Interested in working in comics, but not sure how or where to start?  Check out SAW's online classes and resources.  Some are free.  Some are pay what you can.  Or consider the next in person weeklong workshop in March or May 2019. 

I'll post some shots of the work I created there when I get things scanned in properly.

Thursday, October 18, 2018

Learning from Hatke

Now and then I sit and copy ideas from a graphic novel I admire.

And I really admire the work of Ben Hatke.  I recently read Mighty Jack and the Goblin King.    In the course of that story I noticed some images that could inspire some of my own drawings on the memoir I'm working on.

So I copied them, modifying them to look like me (and not so much like the character Jack). 

Continuing my work of copying and modifying... I used a car drawing from the book and transformed it to my station wagon.

Tuesday, October 16, 2018

Crossed Legs are Hard

My nephew typing on his laptop while reclining on the couch.  Crossed legs are hard!!

Thursday, October 11, 2018

Sketching from TV

Sketching while watching Ellery Queen on TV with my nephew.

TV is a fun source for sketching because it moves so fast.  It helps me practice visual memory.  Very different than drawing from life, and I know that working with 3D subjects has been terrific for my improvement... but this is fun now and then.

I used a water soluble sign pen and some spit on my finger!

On this next page, I got out the water brush to activate the ink.

Tuesday, October 9, 2018

Nikolaas Napping

Here's my Dutch Shepherd, Nikolaas, napping.

Done with a water soluble pen, on multimedia paper, wet with a water brush.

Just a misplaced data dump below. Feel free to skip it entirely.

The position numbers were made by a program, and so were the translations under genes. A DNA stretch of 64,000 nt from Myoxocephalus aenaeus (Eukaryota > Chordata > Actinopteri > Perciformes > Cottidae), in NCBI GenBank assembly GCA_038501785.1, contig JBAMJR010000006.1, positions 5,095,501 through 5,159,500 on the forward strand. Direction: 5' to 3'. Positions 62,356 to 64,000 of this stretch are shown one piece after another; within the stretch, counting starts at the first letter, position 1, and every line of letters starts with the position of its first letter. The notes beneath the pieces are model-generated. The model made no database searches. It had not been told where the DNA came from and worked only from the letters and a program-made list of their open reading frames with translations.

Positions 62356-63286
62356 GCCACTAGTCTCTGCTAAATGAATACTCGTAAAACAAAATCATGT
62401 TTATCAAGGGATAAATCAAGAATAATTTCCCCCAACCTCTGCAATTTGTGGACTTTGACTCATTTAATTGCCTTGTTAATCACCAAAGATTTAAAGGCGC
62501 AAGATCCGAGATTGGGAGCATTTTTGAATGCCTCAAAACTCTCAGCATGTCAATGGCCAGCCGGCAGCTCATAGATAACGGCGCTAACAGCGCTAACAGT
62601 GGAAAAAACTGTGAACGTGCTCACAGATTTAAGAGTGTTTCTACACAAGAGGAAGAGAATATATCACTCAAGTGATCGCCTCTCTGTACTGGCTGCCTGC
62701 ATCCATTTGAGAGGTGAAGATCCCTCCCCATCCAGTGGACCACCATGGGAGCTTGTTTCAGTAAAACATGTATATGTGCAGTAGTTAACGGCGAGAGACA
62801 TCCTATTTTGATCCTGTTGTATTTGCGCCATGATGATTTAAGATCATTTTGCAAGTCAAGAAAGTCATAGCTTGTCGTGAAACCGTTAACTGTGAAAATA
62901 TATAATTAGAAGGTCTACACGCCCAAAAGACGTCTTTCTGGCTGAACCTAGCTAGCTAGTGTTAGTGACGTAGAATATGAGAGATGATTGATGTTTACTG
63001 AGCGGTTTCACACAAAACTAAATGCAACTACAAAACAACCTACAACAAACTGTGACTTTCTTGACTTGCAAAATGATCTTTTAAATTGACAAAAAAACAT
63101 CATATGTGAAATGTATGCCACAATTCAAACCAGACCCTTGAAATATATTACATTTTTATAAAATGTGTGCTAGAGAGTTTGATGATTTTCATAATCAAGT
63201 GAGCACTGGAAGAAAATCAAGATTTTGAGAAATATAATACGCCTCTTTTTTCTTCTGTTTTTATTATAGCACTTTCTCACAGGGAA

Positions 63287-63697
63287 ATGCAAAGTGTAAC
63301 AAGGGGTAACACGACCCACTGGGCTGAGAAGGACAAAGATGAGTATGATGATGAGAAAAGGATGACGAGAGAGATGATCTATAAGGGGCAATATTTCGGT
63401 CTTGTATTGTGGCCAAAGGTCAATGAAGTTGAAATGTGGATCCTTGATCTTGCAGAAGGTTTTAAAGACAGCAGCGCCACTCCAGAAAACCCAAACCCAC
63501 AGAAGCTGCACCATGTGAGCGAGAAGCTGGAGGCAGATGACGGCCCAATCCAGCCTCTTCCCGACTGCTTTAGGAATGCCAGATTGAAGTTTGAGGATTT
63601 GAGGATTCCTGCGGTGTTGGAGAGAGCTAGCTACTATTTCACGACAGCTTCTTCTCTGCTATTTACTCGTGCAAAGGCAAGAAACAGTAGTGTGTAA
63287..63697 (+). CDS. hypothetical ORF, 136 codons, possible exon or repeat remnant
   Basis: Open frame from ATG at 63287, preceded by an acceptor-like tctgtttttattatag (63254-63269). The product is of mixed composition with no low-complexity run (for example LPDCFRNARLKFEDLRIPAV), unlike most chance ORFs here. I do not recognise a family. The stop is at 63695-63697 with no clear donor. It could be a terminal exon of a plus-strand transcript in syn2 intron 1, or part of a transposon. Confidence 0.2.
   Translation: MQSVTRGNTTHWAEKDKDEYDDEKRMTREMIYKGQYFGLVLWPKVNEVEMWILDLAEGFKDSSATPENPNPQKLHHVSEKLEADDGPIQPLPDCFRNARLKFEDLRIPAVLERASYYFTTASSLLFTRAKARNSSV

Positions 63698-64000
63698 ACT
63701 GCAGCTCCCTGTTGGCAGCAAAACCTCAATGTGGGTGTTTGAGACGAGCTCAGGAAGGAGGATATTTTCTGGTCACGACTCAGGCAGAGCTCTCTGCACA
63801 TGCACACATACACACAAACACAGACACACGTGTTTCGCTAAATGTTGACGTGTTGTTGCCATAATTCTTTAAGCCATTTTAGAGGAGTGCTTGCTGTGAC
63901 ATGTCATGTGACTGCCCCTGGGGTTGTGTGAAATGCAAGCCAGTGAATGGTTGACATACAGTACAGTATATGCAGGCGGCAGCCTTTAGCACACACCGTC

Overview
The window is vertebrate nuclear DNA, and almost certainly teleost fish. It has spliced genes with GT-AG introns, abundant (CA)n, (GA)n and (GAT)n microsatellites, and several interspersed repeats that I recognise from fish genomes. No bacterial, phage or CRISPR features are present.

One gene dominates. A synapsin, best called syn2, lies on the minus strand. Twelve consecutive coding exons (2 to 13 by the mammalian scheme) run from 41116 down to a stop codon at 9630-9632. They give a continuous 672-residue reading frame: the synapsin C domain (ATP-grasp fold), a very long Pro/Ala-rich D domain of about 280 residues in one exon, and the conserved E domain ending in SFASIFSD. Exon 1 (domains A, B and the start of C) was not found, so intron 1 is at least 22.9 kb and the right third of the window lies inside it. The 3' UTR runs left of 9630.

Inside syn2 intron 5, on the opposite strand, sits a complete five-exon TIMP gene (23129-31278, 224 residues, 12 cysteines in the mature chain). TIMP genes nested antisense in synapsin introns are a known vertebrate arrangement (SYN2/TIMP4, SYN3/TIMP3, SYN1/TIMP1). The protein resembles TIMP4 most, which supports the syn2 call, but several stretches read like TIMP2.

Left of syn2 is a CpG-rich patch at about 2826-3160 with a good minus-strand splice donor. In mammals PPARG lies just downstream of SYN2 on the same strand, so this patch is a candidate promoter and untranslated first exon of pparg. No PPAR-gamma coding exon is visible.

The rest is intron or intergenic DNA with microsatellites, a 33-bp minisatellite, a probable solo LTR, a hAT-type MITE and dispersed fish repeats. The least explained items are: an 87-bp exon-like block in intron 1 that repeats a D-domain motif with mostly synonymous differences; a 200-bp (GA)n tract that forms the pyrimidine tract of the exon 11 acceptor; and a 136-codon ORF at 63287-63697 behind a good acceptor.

Thursday, October 4, 2018

Sketching in Church: The 150th Anniversary of Grace Episcopal Church

I really like to sketch in church.

I have permission from the priest, fyi, so no worries there.  And I always show my work to any parishoners who ask, so people know I'm not goofing off.  They know that, in fact, I'm probably paying better attention than many others.  My mind can't wander.  I'm capturing the service.

These pages capture my attendance on a Sunday which opened the year-long celebration of the 150th anniversary of the Episcopal Church in Holland, Michigan.    Instead of using a "sketchnote" form, I used more of a "comics" form, with panels and speech bubbles and the like.

All of these were done live, during the events. 

I captured some of my favorite moments from the liturgy.

I captured some details from the reading of the gospel and the sermon.

And after the sermon concluded, some of the special announcements.  And communion.  All are actually really welcome here.

And today, after the service, we all went outside for the dedication and unveiling of a new historical marker commemorating the church in the State of Michigan.

Tuesday, October 2, 2018

South Africa Sketchbook Part Fifteen

This is my final entry featuring pages from my sketchbook from my trip to South Africa with the Hope College Chapel Choir in May of 2018.  It was a great gift to me to be able to travel with a choir to this amazing country.

I'm sharing these pages to show yet another sort of thing I did in this sketchbook.  During the very long (30+hours) trip home, I captured details of the trip (making a super short connection in DC) along with things I remembered from the trip.  I drew  from memory.

By now I had gotten pretty good at the dimensions of a rhino's head, because I'd drawn and redrawn it many times. 

And while I'd never drawn our breakfasts during breakfasts because we were always in a rush, I had certainly admired the available food every morning for two weeks!  So I captured what I remembered being the most fun to experience.

You can see that I never got around to watercoloring these.   You know how it goes:  you return from a long vacation and suddenly there are a million things to do.

Someday I hope to do some paintings and other art using these sketches and my many photographs as inspiration.